Leaving Hale County Airport in Texas at sun up was the best decision we could have made! We were off the ground in cool temperatures and found a sweet tailwind that was not forecast. Temperatures actually cooled to the 60s as we neared New Mexico, another wonderful boost to our aircraft performance. Eagle Eye Wivell and Captain Luz were up front, looking, looking, looking for the elusive Sandia Airpark in Edgewood, New Mexico, blending like a chameleon with the terrain. About four miles out, they spotted it and set up for the fly-by. “We’re past the timing line!” Eagle Eye called and we all whooped! Climbing out to the north, we set our course for Santa Fe, taking our time since the race clock stopped at Sandia. Our Mother Bird, Lin Caywood met us at the door of the hotel in Santa Fe, congratulating us on flying an excellent race. Awards? Prizes? We will find out Sunday at the final banquet.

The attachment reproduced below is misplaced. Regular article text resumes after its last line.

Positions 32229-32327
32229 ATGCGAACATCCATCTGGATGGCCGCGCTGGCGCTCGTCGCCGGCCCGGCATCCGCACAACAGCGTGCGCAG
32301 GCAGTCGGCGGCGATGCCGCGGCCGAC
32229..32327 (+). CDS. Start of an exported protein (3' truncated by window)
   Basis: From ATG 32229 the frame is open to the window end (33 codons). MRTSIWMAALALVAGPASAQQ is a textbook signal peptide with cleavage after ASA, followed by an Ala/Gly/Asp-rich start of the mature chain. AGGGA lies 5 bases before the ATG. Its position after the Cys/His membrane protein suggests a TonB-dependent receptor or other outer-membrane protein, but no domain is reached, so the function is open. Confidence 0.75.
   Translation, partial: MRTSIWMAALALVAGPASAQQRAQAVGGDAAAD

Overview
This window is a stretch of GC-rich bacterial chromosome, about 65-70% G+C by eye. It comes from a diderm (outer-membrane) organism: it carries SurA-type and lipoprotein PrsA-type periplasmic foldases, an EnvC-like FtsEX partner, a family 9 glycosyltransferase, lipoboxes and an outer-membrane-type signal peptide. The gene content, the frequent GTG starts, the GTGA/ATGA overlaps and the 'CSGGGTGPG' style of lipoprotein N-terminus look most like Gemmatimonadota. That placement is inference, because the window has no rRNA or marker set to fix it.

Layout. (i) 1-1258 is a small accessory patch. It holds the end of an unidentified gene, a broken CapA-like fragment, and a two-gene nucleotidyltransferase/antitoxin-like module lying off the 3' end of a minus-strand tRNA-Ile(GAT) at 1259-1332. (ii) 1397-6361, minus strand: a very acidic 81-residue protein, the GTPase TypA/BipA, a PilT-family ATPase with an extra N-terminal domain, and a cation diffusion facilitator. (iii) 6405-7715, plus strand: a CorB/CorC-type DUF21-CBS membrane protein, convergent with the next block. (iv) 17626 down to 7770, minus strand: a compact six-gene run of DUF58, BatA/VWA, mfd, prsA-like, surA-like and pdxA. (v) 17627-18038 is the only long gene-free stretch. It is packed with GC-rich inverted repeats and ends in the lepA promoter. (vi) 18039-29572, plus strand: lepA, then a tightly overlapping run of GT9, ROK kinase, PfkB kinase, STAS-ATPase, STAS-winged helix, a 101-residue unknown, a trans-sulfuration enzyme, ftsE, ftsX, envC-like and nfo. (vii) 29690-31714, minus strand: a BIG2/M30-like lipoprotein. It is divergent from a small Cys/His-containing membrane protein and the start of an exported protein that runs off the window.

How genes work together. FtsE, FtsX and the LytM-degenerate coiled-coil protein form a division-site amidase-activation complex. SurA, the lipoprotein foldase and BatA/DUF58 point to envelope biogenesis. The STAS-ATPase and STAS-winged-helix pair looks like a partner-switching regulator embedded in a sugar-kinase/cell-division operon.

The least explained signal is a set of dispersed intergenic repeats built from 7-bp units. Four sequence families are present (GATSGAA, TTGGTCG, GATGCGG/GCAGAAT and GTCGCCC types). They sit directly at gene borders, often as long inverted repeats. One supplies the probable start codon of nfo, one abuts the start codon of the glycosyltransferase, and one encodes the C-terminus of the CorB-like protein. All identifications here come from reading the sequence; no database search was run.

Angel impressions: Was it worth it? Absolutely! We learned a lot about several things: First, synergy. We found our groove in the cockpit and stuck with it, using our best skills to team advantage. And we honed our decision-making abilities, considering our options the night before each leg, talking extensively with weather briefers each morning, and calling flight service along the way. Speaking for myself: I scraped off a lot of rust from years on the ground, and now my skills are beginning to shine, again. Paula, a new pilot, considers the actual experience of flying in high terrain with high density altitude invaluable. “You can only learn so much from a book,” she remarked. Paula and I did our share of flying, but knew our ace for the difficult fly-by maneuvers was Captain Luz, who collapsed on the FBO couch in Santa Fe. “Now I can have coffee,” she sighed.